Astronomers have developed powerful telescopes to explore the Universe. These observational tools have given us an understanding of the Solar System, and our place in the cosmos. But telescopes have their limitations, and one of these is that they can only observe the light that reaches them. If, for example, an asteroid doesn’t emit much radio light, then a radio telescope can’t observe it. Fortunately, astronomers can sometimes overcome that limitation through a method known as astronomical radar.
Radar is a wonderful tool here on Earth. It is used by meteorologists to measure the speed of a storm and whether a tornado might be forming. It’s used to measure how fast our favorite baseball pitcher can throw a ball, and can even tell us if we really deserved that speeding ticket we got. These work through what is known as Doppler radar. A beam of radio light is aimed at an object, and some of the light scatters off the object. Since your car or the baseball is moving, the scattered radio light has a slightly different frequency than the original signal. By measuring the shift, you can determine how fast an object is moving and whether it is moving toward you or away from you. Weather radar can also use a different method using the speed of light. Since light takes time to travel, you can send a pulse of radio light toward an object and measure how long the signal takes to return. This tells you how far away an object is.
With astronomical radar, astronomers can do all this and more. But it isn’t easy. Light tends to spread out as it travels, so when you aim a beam of light at an object, only some of the light reaches its target. And when the light scatters off an object’s surface, only some of it scatters back in the direction of Earth. So the radio signal coming back to Earth can be very faint. It takes sensitive radio telescopes to pick up the signal. But the results are amazing.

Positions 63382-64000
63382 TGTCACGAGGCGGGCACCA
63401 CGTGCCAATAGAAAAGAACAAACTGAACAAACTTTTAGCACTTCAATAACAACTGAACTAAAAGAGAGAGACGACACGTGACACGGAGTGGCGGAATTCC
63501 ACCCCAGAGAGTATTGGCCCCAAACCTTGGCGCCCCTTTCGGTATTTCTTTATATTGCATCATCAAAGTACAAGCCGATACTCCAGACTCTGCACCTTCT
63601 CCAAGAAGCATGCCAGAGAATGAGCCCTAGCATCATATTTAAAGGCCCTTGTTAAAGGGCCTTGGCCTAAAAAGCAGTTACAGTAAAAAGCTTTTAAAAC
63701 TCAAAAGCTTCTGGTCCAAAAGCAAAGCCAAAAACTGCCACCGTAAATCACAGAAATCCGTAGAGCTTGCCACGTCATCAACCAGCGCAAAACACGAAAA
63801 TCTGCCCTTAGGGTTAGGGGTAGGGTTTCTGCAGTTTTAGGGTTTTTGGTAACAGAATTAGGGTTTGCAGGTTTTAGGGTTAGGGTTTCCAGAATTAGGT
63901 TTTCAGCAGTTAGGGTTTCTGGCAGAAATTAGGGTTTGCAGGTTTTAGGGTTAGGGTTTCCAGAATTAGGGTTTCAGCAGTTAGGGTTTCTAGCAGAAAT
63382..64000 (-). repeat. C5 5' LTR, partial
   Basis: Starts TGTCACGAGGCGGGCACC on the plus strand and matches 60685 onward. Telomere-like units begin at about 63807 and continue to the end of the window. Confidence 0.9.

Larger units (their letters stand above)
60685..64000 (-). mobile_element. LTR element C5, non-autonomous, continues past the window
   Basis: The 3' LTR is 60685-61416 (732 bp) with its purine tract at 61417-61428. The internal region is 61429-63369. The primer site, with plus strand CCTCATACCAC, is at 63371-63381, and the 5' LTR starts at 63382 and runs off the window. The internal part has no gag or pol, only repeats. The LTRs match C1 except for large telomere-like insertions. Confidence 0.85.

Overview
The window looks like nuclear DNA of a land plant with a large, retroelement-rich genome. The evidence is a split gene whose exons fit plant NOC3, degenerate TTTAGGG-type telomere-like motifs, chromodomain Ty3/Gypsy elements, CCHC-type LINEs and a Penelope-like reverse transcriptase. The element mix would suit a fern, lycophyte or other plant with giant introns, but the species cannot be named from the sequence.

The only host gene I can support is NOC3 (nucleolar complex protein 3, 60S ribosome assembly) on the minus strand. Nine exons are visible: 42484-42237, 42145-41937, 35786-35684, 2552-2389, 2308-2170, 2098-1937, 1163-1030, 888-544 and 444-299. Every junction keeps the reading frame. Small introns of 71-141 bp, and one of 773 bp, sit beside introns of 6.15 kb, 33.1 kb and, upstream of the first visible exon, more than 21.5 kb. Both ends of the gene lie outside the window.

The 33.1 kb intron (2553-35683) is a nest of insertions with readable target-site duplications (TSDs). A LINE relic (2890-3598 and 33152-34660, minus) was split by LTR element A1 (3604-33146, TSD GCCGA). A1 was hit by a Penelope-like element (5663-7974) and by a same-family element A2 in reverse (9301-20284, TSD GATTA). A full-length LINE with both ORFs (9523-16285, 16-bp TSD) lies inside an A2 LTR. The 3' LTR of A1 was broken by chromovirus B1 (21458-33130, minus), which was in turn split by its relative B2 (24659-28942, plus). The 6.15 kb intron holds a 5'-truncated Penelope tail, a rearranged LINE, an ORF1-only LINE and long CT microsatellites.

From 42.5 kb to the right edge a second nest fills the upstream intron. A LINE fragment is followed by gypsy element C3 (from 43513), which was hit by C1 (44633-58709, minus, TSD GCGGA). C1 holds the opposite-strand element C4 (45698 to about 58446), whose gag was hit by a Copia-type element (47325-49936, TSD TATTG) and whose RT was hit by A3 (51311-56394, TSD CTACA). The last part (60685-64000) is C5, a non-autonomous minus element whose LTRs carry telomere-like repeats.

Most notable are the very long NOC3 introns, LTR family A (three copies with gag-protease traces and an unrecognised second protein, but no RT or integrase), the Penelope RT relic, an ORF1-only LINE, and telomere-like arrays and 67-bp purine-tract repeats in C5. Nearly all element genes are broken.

Because the distance and motion measurements of radar are extremely precise, astronomers can use astronomical radar to obtain the precise orbit of asteroids that pass near Earth. They can even map the surface of the asteroid to get an idea of its size and composition. By scanning a radar signal across an object such as the Moon, astronomers can create a detailed image of its surface. Because some of the radio light travels into the surface before scattering, astronomers can even catch a glimpse of what lies under the surface. This is particularly useful given that some materials such as ice and metals reflect radar more readily. Pockets of ice just under the surface appear brighter than a dry region. It is through this effect that astronomers detected water ice at the polar regions of Mercury.
Astronomical radar has been around for decades, but in recent years the method has become much more powerful. New transmitter technology and sensitive radio arrays give astronomers a wealth of data. You can see this, for example, in a collaboration between Green Bank Observatory and the National Radio Astronomy Observatory’s Very Long Baseline Array (VLBA). The project has created high-resolution images of the lunar surface, and that’s just the beginning.